RealTime IT News

IT Heavies Launch 'MegaGrid' Project

UPDATED: SAN FRANCISCO -- Four mainstream IT companies are pooling resources to launch a standardized enterprise grid infrastructure based on their products.

Dell , EMC , Intel and Oracle are spearheading the enterprise-focused venture dubbed "Project MegaGrid." Based in Austin, Texas, the 128-node cluster of Dell servers runs on Linux with a vision of getting customers to consolidate databases, applications, servers and storage onto a common platform.

The plan sharply contrasts with more established grid initiatives, such as the Globus Alliance, and public grid projects, such as SETI@home, Grid.org and IBM's new "World Community Grid."

Dell Senior Vice President Jeff Clarke said the project was certainly in its early stages, and he characterized it as a "place for white papers and how-to's."

Jean Bozman, research vice president with IT analyst group IDC, said the project will eventually compete against HP's Adaptive Enterprise, IBM's e-business on-demand and Sun's N1 projects.

"What you are seeing is a group approach to standardize, but only on their products," Bozman told internetnews.com. "Running a scientific grid on standard software and Linux is easier because you can keep adding resources to the project and it continues to run. With an enterprise system, that gets ultimately harder because there are so many disparate systems."

The group said it is launching its initiative at the right time, with the grid computing market estimated to reach as much as $12 billion by the year 2007, according to a recent IDC report. Already, Project MegaGrid has named online retailer Overstock.com as its first customer.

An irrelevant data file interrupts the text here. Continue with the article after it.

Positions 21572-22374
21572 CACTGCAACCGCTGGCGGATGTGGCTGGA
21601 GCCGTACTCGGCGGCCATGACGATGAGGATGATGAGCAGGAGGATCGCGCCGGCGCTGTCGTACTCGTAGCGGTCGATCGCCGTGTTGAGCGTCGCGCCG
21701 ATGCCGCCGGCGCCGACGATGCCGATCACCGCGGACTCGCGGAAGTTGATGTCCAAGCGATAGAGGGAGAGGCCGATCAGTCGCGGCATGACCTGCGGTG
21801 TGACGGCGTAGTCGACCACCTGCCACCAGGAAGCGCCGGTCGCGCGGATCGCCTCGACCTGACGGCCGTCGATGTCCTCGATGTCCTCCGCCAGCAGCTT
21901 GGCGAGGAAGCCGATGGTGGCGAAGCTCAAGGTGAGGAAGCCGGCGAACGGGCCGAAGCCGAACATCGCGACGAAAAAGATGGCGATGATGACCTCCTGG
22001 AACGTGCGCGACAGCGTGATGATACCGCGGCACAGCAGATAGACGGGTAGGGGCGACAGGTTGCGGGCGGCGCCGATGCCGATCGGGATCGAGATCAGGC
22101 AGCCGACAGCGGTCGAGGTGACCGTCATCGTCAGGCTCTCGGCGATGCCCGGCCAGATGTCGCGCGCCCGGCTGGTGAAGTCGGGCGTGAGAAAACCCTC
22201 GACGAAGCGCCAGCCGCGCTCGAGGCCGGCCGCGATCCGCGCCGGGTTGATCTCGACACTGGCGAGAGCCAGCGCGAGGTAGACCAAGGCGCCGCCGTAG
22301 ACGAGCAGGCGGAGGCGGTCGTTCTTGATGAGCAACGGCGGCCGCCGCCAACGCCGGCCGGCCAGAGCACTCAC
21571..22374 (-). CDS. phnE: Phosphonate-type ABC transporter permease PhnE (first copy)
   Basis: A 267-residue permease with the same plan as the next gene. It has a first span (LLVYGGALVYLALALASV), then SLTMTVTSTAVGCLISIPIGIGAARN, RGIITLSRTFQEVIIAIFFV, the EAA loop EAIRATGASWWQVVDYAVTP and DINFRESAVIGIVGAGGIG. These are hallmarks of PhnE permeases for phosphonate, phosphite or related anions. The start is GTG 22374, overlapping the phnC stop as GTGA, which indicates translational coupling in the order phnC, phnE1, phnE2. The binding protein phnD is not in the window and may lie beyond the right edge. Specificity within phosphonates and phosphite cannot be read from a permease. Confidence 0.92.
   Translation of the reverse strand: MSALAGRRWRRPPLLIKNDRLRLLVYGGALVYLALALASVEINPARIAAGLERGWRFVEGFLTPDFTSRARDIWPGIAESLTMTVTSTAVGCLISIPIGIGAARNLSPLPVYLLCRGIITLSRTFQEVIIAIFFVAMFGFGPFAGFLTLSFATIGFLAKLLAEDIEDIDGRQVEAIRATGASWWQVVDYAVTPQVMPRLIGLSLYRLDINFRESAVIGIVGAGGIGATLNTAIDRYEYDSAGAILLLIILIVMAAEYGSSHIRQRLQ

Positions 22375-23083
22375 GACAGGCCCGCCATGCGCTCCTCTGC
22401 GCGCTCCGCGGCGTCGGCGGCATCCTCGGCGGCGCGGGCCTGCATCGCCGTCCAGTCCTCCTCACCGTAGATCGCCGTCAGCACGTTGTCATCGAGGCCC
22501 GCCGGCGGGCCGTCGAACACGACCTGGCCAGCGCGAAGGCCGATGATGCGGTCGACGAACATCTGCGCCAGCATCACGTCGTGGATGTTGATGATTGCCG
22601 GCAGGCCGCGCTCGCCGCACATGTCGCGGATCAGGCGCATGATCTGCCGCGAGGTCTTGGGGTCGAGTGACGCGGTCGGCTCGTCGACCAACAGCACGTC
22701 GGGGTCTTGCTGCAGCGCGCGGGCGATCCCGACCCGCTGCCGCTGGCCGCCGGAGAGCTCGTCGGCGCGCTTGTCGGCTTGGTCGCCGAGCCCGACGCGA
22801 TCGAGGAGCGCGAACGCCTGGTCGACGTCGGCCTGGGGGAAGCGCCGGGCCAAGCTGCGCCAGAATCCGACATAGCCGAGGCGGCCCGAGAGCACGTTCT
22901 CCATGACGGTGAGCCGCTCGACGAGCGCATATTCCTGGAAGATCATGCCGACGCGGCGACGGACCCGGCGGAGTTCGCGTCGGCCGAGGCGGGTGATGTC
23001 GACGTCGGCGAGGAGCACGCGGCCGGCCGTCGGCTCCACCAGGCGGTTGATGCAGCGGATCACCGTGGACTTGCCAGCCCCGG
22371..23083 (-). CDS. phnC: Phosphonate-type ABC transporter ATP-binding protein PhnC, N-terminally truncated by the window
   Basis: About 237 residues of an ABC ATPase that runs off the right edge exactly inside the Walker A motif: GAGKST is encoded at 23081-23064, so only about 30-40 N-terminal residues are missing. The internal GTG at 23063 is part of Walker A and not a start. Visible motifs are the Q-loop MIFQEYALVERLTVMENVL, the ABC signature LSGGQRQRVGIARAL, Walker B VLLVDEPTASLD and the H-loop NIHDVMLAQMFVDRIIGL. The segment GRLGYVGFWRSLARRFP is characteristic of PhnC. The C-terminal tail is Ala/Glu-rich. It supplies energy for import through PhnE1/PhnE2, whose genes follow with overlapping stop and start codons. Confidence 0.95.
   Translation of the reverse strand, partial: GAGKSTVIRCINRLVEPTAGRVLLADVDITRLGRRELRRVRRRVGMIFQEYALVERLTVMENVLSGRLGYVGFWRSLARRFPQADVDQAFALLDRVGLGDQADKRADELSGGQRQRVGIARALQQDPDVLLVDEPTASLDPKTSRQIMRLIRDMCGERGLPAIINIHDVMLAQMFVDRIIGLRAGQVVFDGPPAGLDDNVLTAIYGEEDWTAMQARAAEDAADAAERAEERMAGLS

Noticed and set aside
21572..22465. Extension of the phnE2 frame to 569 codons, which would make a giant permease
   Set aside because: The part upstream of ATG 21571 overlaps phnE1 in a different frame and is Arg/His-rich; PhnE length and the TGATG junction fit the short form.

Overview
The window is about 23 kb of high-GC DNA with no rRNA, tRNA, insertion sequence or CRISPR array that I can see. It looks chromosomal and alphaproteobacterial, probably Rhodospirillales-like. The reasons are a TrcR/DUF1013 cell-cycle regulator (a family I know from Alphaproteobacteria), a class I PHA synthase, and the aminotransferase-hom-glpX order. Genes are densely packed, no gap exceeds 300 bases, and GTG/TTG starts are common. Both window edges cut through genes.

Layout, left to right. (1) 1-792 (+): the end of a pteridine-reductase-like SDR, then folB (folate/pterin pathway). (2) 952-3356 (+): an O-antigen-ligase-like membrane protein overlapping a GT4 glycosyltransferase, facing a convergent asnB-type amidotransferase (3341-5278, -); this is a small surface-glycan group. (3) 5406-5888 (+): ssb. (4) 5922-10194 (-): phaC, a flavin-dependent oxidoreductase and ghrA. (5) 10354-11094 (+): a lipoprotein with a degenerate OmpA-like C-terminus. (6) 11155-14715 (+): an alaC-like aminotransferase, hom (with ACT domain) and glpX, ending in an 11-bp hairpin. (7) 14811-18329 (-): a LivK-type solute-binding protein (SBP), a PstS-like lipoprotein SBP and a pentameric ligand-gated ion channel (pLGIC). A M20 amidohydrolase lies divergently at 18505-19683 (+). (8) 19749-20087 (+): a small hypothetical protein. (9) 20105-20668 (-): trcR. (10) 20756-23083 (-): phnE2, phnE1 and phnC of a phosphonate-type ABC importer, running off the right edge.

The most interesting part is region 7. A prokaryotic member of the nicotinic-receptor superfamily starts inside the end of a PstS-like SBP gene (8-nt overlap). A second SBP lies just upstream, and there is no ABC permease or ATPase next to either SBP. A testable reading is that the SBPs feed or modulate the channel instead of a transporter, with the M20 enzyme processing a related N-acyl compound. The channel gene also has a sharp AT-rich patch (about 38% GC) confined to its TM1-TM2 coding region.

"We are taking the scaleable approach because we're finding 99 percent of all servers are 4-processors or less," Dell Chairman Michael Dell said during his keynote at Oracle OpenWorld here.

The initiative also slights any enterprise grid work done in the enterprise by HP and Sun .

Phase one of the Dell/EMC/Oracle/Intel program will take inventory of the standard best practices in the market and then design and test one that can handle an extremely large scale of operation for less money. Oracle said its Global IT Data Center in Redwood Shores, Calif., will serve as host to test and validate the group's progress.

Partners of the consortium said they would contribute their marquee products to the venture.

EMC is offering the most products with its array of CLARiiON CX and Symmetrix DMX networked storage systems, Celerra NS Series/Gateway Network Attached Storage (NAS) systems, its ControlCenter and EMC Navisphere information management software.

Dell is donating its PowerEdge servers and related I/O technology. Intel said it is contributing its Xeon and Itanium processor architectures as well as optimization tools and other resources.

In addition to hosting the grid, Oracle is supplying its Oracle 10g suite of software Application Server, Database, Real Application Clusters and Enterprise Manager.

In addition to the technology provided by the four companies, Cramer and F5 Networks are contributing their respective telecom enterprise application software and BIG-IP switches.

A Dell spokesperson said Project MegaGrid is still an open-ended venture and there is plenty of room for other companies like Microsoft, Red Hat and Novell to join in.